• Direct listing. In a direct listing, a company lists on a stock exchange but doesn’t actually sell shares. Instead, current equity holders – that is, the executives, vested employees, and early-round venture capitalists – can then sell their shares on the exchange. This is how Spotify and Slack launched.
  • Regulation A. Regulation A of the Jumpstart Our Business Startups Act of 2012 allows for startups to do a light version of an IPO, providing that they’re seeking to raise less than $50 million. This path gained the market’s respect in August 2017 when Chicken Soup for the Soul Entertainment turned a $30 million Reg A raise into a stock trading on Nasdaq as CSSE.
  • Equity crowdfunding. Equity in issuing companies – usually going the Reg A route – can be purchased away from the exchanges through such online platforms as AngelList, CircleUp, and Fundable. This is the next generation of IPO-focused exchange-traded funds. If you find ETFs more comforting, they are still an available option.
  • Investing in companies with IPO stakes. Every innovation-heavy enterprise has a “Ventures” subsidiary that finds and nurtures startups that they hope will transform the business. SoftBank, the exemplar of this dynamic, started out as an electronics parts retailer in Japan, then invested in Vodafone and Sprint, which caused it to morph into a telecom. Then it bought into Alibaba, Uber, and WeWork and essentially became a merchant bank. It now backs DoorDash, Wag, and Flipkart among others. But Salesforce, Google, Tesla, and other brainpower nodes are all playing the same game. If you want to invest in the tech these companies are excited about, you could do so indirectly by buying their stock. Of course, that means you’re primarily investing in their core businesses, so you will want to be sure you are comfortable with that.
  • Directed shares. IPO issuers sometimes allocate shares to “friends” of the company. The trick here is to be intimately involved with the issuer while it’s still pre-IPO. So you would need to be of some perceived value to the founding team. This isn’t an option for passive financial investors, but we’re just throwing it out there.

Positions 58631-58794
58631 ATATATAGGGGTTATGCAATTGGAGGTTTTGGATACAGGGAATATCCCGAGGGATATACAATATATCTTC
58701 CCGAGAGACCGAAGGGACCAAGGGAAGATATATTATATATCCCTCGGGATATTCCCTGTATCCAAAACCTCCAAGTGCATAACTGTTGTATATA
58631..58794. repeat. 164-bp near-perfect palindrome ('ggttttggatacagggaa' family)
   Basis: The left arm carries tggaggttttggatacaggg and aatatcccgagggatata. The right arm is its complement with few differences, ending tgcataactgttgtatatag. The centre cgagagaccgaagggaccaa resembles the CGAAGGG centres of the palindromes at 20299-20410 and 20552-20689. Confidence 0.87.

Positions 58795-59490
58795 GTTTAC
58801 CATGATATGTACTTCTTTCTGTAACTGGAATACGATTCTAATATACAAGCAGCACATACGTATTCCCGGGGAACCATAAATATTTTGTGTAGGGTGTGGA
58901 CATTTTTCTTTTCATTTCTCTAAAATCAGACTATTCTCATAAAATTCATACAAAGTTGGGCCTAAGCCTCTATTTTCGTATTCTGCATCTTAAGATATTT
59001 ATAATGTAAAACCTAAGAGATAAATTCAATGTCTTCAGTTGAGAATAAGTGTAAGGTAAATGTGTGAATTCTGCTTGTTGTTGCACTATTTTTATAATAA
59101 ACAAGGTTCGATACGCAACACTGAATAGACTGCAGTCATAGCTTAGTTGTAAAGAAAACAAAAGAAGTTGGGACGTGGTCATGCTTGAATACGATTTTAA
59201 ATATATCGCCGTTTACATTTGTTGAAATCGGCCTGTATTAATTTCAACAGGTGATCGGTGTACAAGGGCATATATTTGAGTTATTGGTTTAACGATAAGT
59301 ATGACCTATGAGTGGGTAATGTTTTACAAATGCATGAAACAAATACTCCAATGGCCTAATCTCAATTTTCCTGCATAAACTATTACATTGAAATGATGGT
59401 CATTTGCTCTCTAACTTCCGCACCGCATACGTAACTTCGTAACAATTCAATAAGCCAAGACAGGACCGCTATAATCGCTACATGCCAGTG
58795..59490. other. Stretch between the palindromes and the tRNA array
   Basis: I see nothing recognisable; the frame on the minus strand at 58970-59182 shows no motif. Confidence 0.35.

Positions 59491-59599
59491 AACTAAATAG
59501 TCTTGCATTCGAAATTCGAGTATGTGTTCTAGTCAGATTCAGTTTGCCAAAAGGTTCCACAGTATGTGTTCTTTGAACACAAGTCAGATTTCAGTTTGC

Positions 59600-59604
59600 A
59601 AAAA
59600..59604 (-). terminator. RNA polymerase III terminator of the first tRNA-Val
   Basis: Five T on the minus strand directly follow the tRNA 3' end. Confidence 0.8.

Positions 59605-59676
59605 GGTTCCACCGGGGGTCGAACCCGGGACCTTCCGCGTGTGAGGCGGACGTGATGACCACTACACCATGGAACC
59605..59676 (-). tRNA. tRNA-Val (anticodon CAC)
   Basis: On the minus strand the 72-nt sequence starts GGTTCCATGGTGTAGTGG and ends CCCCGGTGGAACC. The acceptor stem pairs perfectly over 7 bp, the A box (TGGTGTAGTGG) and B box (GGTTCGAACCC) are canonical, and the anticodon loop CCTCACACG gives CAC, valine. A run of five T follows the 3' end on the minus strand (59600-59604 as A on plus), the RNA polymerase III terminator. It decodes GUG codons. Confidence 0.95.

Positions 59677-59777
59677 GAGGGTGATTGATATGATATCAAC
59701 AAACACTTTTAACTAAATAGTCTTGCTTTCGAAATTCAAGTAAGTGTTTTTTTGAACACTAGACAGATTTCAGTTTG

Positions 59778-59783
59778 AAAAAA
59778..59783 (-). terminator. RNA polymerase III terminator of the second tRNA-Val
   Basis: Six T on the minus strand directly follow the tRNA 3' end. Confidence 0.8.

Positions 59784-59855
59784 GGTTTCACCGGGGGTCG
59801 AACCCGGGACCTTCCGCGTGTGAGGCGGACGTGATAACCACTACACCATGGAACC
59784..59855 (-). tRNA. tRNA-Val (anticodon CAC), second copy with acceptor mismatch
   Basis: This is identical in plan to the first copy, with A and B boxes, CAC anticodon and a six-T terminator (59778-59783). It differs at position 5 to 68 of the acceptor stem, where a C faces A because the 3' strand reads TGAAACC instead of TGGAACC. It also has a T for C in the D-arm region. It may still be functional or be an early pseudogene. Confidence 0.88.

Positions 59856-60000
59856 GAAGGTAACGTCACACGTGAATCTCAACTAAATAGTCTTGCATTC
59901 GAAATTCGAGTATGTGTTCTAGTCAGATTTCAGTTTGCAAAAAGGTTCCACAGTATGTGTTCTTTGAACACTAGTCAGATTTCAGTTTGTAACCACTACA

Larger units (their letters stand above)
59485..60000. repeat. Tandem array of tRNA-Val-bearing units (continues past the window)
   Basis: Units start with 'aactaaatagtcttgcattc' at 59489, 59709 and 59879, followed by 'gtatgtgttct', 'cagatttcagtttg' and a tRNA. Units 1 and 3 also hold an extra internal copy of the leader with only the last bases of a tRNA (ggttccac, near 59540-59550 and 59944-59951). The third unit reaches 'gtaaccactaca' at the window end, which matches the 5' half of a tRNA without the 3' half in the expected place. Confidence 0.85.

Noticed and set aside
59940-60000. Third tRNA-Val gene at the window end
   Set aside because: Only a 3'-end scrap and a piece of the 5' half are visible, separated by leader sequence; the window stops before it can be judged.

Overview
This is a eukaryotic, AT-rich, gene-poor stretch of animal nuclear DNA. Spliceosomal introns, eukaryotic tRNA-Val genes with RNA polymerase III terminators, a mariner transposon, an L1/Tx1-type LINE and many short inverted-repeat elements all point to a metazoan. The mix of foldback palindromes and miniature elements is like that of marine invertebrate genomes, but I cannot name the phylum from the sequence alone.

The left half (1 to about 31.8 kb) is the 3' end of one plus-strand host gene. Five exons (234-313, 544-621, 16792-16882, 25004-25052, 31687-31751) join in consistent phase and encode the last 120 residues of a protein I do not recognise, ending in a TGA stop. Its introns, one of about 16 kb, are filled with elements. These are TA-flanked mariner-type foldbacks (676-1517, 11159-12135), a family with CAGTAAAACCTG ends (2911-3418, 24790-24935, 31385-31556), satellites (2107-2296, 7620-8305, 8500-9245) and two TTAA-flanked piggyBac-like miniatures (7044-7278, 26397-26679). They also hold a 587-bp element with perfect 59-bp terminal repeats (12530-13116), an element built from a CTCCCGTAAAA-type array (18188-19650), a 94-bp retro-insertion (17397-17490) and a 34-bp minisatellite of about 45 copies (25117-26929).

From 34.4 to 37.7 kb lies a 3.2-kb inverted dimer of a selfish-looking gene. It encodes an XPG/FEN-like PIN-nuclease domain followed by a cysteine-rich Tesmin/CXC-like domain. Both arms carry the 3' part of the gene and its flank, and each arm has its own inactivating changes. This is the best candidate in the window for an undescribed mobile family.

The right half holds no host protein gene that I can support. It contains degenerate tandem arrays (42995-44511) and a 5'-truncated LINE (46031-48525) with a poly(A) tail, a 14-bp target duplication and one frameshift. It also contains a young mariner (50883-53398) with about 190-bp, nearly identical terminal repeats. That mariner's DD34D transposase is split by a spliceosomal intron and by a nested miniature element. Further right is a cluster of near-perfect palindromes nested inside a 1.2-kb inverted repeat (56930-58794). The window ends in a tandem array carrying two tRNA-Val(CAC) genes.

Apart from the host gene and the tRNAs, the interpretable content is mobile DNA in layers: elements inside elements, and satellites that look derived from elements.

Weigh the risks

The two decades since the dot-com boom and bust have seen the advent of many policy initiatives that have changed the IPO landscape. The main reason the JOBS Act was considered necessary is that, in 2002, the Sarbanes-Oxley Act (SOX) overreached and quashed small firms’ prospects of going public. In an effort to rein in the excesses of the 1990s equity markets, SOX placed an excessive financial burden on publicly traded companies and, despite the JOBS Act, IPO volume for small firms remains far below historical norms.

The passage of time has also seen changes in the business climate. Established companies with strategic interests in innovative young firms are offering startups enough cash that many are skipping the IPO roadshows entirely. In 1991, around 90% of venture capital exits went to the IPO market and the remainder were purchased through mergers-and-acquisitions deals. By 2001, these proportions were reversed, and to this day M&A has maintained that position.

This would tend to depress supply of IPO issuances while demand remains strong, which in turn suggests that today’s Day One investors might be paying a premium for the privilege of being first in line.

Also, consider the age of the present expansion. Nobody wants to be the last one to leave the party. It’s telling that there were 380 IPOs in 2000, but only 79 the following year. There were 159 in 2007, and only 21 the year after that. Depending on how much room for growth you believe is left in this economic cycle, an IPO might not be a suitable investment.

So, while there are lots of ways to get in the ground floor of new stock issuances, maybe you ought to speak with a financial professional first.